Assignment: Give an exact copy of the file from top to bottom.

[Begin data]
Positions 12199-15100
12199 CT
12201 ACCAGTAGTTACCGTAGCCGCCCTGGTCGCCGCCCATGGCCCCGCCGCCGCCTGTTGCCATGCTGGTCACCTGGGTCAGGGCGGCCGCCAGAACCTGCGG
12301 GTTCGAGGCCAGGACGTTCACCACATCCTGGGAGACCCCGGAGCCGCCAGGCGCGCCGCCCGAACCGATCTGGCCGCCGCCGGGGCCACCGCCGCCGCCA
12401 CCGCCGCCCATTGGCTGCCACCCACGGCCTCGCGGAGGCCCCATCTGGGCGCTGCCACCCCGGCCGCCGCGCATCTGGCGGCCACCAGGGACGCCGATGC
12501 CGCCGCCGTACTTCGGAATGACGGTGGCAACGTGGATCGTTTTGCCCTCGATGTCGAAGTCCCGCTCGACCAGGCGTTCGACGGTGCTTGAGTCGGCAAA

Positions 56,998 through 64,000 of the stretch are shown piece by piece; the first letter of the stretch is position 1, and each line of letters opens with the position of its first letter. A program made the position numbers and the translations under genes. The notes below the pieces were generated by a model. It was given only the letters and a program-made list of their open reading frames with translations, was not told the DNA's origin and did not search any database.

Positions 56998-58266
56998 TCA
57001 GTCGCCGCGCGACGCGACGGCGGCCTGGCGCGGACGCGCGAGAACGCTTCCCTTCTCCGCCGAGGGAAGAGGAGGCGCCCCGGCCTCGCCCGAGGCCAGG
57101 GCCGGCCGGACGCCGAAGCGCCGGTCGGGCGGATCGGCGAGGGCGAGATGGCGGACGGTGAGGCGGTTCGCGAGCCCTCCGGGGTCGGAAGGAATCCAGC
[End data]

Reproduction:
Positions 12199-15100
12199 CT
12201 ACCAGTAGTTACCGTAGCCGCCCTGGTCGCCGCCCATGGCCCCGCCGCCGCCTGTTGCCATGCTGGTCACCTGGGTCAGGGCGGCCGCCAGAACCTGCGG
12301 GTTCGAGGCCAGGACGTTCACCACATCCTGGGAGACCCCGGAGCCGCCAGGCGCGCCGCCCGAACCGATCTGGCCGCCGCCGGGGCCACCGCCGCCGCCA
12401 CCGCCGCCCATTGGCTGCCACCCACGGCCTCGCGGAGGCCCCATCTGGGCGCTGCCACCCCGGCCGCCGCGCATCTGGCGGCCACCAGGGACGCCGATGC
12501 CGCCGCCGTACTTCGGAATGACGGTGGCAACGTGGATCGTTTTGCCCTCGATGTCGAAGTCCCGCTCGACCAGGCGTTCGACGGTGCTTGAGTCGGCAAA

Positions 56,998 through 64,000 of the stretch are shown piece by piece; the first letter of the stretch is position 1, and each line of letters opens with the position of its first letter. A program made the position numbers and the translations under genes. The notes below the pieces were generated by a model. It was given only the letters and a program-made list of their open reading frames with translations, was not told the DNA's origin and did not search any database.

Positions 56998-58266
56998 TCA
57001 GTCGCCGCGCGACGCGACGGCGGCCTGGCGCGGACGCGCGAGAACGCTTCCCTTCTCCGCCGAGGGAAGAGGAGGCGCCCCGGCCTCGCCCGAGGCCAGG
57101 GCCGGCCGGACGCCGAAGCGCCGGTCGGGCGGATCGGCGAGGGCGAGATGGCGGACGGTGAGGCGGTTCGCGAGCCCTCCGGGGTCGGAAGGAATCCAGC